I had just thrown the stuffing mix and gravy into the shopping cart when he called.
“Hey love,” I answer.
“Joe’s not coming to Thanksgiving anymore,” he responds. I try to ignore the hint of disappointment in his voice. “His sister-in-law hasn’t had the baby yet, so it turns out Joe’s family is coming into town.”
I glance down at the bulging cart, trying to quickly assess how long it would take to put back a few items. In preparation for hosting our first Thanksgiving I’d decided on a mostly homemade menu with the exception of the pre-made stuffing, gravy and rolls. The only decision that hadn’t yet been made was the type of meat to purchase.
“Well, that’s okay,” I respond. “It will be perfect with just the two of us.”
“Yeah, I guess,” I remember him saying not too convincingly.
I thought back to a month earlier when we had cheerfully decided to protest the eight hour drive and holiday traffic by staying at home in Sacramento— free from turkey (which neither of us really liked anyway)— and a quiet night at home on the couch. No fights over which Christmas movie to watch. No stress over squeezing in multiple families over the course of 48 hours. And definitely no stomach aches from three straight days of Thanksgiving. Jonathan would get all the studying done he needed, and I’d relax from a season that had been filled with too many busy nights and weekends away. At one point, so confident in our alternative Thanksgiving plans, we even considered scrapping all tradition in exchange for a sushi dinner.
As the day drew nearer though, our holiday plans began to look like a bad idea. I remember the others in my office leaving earlier to beat traffic on the 5 freeway, while I plugged away on projects until the sun set. When I got home that night, we had the awkward conversation about how there was still time left to change our minds. We moped around the house until about 9pm before heading to the drive-in to see Four Christmases, a story of one couple who has to visit four different family members on Christmas Day. The movie hit a little too home. I watched the headlights on the highway as the credits played and though about all the holidays my family had spent driving from house to house. It was always so stressful, but it was tradition.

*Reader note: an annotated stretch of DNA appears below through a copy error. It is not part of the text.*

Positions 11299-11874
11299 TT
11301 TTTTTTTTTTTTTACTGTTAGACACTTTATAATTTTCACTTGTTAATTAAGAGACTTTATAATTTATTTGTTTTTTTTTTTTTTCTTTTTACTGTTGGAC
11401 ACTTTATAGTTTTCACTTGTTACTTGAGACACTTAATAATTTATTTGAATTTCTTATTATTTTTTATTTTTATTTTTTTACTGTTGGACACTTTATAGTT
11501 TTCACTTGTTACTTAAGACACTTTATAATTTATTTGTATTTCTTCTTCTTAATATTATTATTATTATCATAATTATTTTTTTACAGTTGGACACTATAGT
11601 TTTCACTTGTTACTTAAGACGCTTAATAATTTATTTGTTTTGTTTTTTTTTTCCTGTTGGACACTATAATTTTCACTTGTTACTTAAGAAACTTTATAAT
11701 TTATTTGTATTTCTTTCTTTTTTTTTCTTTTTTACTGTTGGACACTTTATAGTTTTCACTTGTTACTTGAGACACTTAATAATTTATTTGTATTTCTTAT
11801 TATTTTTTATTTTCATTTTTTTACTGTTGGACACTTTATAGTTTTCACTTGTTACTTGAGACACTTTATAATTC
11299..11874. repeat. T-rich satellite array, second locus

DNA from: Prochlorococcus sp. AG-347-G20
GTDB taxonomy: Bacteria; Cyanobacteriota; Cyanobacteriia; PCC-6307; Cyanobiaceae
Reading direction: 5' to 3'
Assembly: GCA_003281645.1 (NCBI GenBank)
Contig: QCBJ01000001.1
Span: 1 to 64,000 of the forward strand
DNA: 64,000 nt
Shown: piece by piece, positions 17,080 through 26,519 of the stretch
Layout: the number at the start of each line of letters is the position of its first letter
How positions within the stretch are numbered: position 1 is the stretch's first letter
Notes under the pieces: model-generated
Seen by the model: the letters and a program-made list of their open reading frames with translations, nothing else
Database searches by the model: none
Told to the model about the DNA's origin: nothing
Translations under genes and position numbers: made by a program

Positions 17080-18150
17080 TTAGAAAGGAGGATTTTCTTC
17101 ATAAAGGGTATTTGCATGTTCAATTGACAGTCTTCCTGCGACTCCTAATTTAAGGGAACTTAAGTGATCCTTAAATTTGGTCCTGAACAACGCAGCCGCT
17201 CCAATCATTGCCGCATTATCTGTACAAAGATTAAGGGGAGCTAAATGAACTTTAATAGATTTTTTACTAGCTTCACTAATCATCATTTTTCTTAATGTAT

Of course, a year later, I look back on our holiday at home with fond memories. We bundled up that morning and biked to the starting line of Sacramento’s Run to Feed the Hungry where we then ran a 10K with thousands of strangers. We watched football together and ate tons of appetizers. We slaved over Cornish game hens, and as I’d imagined, we ate by candlelight. It was quiet and romantic, lonely and lovely. I don’t have a desire to spend Thanksgiving alone ever again, but, I’m so glad we made that memory together. Sometimes you need to be reminded of all that you have to understand the blessing. Tomorrow, we’ll be eating with both sides of our families for a combo holiday meal. I have never been so thankful.
photo credit to CarbonNYC